It should prove more impressive at the pump, though. While Hyundai hasn't quoted fuel-efficiency figures for these powertrains as installed in the 2024 Santa Fe, the outgoing Santa Fe Hybrid offered an improvement of up to 10 mpg, depending on the trim level.
The 2024 Santa Fe Hybrid I drove was also on the smaller 18-inch wheels and tires, which gave it a slightly better ride quality. It's a smooth-driving SUV with competent, if relaxed, handling.
During windy, stormy weather in South Korea, the Santa Fe was a stalwart cocoon, the heated seats and steering wheel working effectively, and the technology keeping me safe and confident even in the worst Seoul traffic.
An All-New yet Familiar Interior in the 2024 Santa Fe
The 2024 Hyundai Santa Fe takes a page from many of Hyundai's latest machines for the dashboard design, which features 12.3-inch displays joined at the hip.
On the left, a digital gauge cluster sits behind the steering wheel. The display on the right forms the infotainment experience. Hyundai's latest software runs within, offering a clean, quick, and intuitive experience. Better still, it supports wireless connectivity for Android Auto and Apple CarPlay.
Regarding driver-assistance tech, the new Santa Fe offers the expected safety features and Hyundai's latest Highway Driving Assist system, including advanced lane-keeping assist and adaptive cruise control. A new driver-monitoring system with an infrared camera that verifies driver alertness is also available. Sadly, it was not functional on the vehicles I tested.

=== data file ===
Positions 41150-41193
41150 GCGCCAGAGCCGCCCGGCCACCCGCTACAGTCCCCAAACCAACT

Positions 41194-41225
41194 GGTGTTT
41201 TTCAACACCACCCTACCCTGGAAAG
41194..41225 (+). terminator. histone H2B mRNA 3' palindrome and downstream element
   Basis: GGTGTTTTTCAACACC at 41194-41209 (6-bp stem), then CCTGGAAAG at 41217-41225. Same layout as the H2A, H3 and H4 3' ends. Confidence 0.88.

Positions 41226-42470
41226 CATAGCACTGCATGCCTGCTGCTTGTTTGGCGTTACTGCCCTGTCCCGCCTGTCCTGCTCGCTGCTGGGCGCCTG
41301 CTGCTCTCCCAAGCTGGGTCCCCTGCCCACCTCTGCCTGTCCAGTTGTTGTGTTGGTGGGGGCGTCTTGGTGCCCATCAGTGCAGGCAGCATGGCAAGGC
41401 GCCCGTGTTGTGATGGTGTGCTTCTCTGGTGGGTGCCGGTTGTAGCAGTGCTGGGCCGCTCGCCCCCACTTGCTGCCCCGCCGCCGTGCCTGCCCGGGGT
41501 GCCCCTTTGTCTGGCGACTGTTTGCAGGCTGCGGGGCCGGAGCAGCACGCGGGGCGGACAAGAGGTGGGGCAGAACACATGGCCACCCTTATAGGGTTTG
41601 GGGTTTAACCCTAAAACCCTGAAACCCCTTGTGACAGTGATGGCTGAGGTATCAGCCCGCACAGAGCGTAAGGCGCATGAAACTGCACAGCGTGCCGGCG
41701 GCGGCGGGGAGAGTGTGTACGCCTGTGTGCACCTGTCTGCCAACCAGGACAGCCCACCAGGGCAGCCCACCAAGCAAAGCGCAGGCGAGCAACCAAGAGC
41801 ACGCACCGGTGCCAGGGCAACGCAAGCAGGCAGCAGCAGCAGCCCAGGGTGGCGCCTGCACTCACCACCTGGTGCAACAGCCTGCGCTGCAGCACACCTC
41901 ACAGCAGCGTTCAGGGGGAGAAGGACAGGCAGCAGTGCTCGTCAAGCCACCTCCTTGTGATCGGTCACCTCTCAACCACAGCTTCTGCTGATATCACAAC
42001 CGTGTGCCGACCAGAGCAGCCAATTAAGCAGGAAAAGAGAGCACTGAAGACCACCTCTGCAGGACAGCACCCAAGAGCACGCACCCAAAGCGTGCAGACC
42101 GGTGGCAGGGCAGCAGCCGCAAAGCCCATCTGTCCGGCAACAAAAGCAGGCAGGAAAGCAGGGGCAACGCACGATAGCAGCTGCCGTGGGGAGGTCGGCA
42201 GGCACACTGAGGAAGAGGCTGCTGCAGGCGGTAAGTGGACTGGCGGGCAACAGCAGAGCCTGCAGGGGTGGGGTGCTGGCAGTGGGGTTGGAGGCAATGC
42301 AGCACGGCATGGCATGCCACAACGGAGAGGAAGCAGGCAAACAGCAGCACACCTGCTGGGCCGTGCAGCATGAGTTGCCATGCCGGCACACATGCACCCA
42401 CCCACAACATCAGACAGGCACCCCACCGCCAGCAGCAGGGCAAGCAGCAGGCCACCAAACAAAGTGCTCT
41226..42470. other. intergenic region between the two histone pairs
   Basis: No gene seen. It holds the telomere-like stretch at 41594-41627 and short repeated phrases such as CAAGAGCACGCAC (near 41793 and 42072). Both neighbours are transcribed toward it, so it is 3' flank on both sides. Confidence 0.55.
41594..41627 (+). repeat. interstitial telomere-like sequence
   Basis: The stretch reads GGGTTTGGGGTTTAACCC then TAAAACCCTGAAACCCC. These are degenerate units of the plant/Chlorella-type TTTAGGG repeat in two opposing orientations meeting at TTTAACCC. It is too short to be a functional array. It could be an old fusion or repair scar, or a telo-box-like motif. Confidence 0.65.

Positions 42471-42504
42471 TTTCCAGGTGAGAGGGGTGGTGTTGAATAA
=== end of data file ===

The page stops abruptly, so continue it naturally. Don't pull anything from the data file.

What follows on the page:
Thanks to the new Santa Fe's longer wheelbase, second-row legroom improves. However, you'll find the most significant interior change behind the second-row seat, where a new third row makes this crossover SUV suitable for up to seven people. While entry and exit were tricky, I was surprised to find myself reasonably comfortable in the third row.
That boxy rump has further benefits, including 40.5 cubic-feet of cargo space with the third-row seat folded. That's up by 4.1 cu-ft over the outgoing, two-row model.
2024 Hyundai Santa Fe Should Fare Well Against the Competition
Despite the reinvented styling, extra seating, and expanded cargo space, the new Santa Fe drives like the old one. That's not a bad thing by any means. It's comfortable, competent, quiet, and smooth, making it an ideal platform for hauling all sorts of cargo.
That extra room and visual pizazz should give the Santa Fe a leg up on its familiar competitors such as the Toyota RAV4 or Honda CR-V, but the big question is price. As of publication, Hyundai hasn't provided pricing for the 2024 Santa Fe. The 2024 Hyundai Santa Fe hits dealerships in March 2024, while the Santa Fe Hybrid arrives sometime in the spring.
Hyundai provided the vehicle for this review and paid for airfare, lodging, meals, and experiences during the evaluation period.